Thornhill

Date
2007
Location
Dorset, England
Architect
Tim Reeve

Thornhill was the home of Sir James Thornhill, Britain’s great baroque painter. The new stucco armorials in the staircase hall were modelled insitu by a team of six sculptors. Winner of the 2008 Plaisterer’s Trophy.

The owner of Thornhill Park, Tommy Kyle, had always wanted a house with spectacular plasterwork and he commissioned Geoffrey to design and make new stucco armorials for the staircase hall. Mr Kyle wanted the new plasterwork to be in keeping with the period when the house was built, and he particularly liked the stucco armorials at Mawley Hall. These elements formed the starting point for the designs, which were also strongly influenced by Artari’s incredible work at Moor Park in Hertfordshire (both Mawley and Moor Park date from c.1730).

Design

The initial brief included six armorial panels on the first floor. The spandrels to the dome on the second floor and the eagle holding the chandelier were added soon after. Once designs were settled on, full size drawings were made for each of the first floor panels and hung in place to get a feeling for the appropriate scale. A three dimensional sketch model was made for the ceiling spandrels.

Process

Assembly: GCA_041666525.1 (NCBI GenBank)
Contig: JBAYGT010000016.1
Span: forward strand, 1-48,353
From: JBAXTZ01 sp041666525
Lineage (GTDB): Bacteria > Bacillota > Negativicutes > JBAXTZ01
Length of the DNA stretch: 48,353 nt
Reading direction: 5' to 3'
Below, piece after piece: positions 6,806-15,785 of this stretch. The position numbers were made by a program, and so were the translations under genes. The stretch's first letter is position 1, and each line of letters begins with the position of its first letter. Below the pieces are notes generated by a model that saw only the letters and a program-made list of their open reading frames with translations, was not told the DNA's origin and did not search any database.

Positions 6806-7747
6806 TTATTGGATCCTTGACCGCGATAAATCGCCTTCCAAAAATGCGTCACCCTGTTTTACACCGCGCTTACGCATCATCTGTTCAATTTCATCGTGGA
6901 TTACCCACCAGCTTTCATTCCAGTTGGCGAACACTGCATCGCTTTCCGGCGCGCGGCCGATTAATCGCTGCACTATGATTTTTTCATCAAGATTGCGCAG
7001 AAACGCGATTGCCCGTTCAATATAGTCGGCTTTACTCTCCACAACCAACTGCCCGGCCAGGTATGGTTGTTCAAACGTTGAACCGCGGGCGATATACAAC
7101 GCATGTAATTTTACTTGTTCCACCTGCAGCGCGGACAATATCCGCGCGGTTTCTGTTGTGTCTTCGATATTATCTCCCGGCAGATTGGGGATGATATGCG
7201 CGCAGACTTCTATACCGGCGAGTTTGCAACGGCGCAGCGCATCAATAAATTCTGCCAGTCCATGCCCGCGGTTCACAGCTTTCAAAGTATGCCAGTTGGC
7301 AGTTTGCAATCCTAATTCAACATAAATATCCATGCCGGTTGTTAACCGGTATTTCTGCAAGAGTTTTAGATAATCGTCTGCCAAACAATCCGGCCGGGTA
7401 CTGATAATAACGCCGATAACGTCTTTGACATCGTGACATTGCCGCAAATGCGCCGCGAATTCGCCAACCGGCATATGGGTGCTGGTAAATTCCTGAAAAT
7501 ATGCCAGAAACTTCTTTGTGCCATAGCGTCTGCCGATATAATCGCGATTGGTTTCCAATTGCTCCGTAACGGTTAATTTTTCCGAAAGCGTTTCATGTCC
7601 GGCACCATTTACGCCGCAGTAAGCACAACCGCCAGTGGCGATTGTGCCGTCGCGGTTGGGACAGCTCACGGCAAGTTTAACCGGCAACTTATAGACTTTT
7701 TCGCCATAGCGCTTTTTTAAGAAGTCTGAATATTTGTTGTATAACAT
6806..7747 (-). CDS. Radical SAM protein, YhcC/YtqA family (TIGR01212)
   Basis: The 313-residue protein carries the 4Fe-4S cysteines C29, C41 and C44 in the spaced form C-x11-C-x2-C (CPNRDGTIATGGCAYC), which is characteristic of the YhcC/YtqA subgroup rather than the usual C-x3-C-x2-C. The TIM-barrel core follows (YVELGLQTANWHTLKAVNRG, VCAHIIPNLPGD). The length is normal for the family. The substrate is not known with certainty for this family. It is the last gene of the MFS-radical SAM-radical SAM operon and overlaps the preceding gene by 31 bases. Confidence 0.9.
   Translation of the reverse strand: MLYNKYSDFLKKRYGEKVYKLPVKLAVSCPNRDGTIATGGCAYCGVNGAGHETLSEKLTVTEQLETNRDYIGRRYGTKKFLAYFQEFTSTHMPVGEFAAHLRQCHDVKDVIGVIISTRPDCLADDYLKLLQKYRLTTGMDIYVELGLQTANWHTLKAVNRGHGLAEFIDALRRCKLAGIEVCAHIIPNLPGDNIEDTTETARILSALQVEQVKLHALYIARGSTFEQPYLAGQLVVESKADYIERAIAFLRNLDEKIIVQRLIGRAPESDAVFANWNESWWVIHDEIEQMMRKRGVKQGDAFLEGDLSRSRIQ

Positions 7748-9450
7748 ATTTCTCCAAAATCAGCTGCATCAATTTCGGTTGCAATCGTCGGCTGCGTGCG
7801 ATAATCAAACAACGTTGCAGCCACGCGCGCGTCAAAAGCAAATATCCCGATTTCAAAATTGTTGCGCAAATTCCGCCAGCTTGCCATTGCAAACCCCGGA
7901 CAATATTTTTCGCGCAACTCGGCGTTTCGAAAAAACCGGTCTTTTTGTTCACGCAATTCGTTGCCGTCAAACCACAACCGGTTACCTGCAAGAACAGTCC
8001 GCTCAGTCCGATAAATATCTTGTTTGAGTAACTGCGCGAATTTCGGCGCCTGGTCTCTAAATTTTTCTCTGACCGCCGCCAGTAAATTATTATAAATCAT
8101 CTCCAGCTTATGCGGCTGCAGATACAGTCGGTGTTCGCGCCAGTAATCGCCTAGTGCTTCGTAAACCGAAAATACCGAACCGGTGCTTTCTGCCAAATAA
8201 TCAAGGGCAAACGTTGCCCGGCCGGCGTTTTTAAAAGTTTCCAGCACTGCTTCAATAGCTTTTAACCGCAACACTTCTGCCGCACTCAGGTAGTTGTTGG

The armorials were hand modelled in situ by a team of six sculptors. Work started on the second floor. The wall surfaces were prepared and the design was transferred onto the plaster substrate. A new lime plaster moulding was run on the underside of the spandrels. Armatures were put in place for the modelling; stainless steel screws for smaller elements (spears and poles, for example), and larger forms roughly sculpted out of wire and metal lath for the bulkier areas of the design. The substrate was scored to provide a key and then the stucco was applied and modelled into shape, firstly using a coarse ‘core’ mix and then a fine finishing coat to complete the work. Once the spandrels and the eagle were completed, we moved down to the first floor. The work took nine months, and won the 2008 Plaisterer’s Trophy for the best new plasterwork in Britain.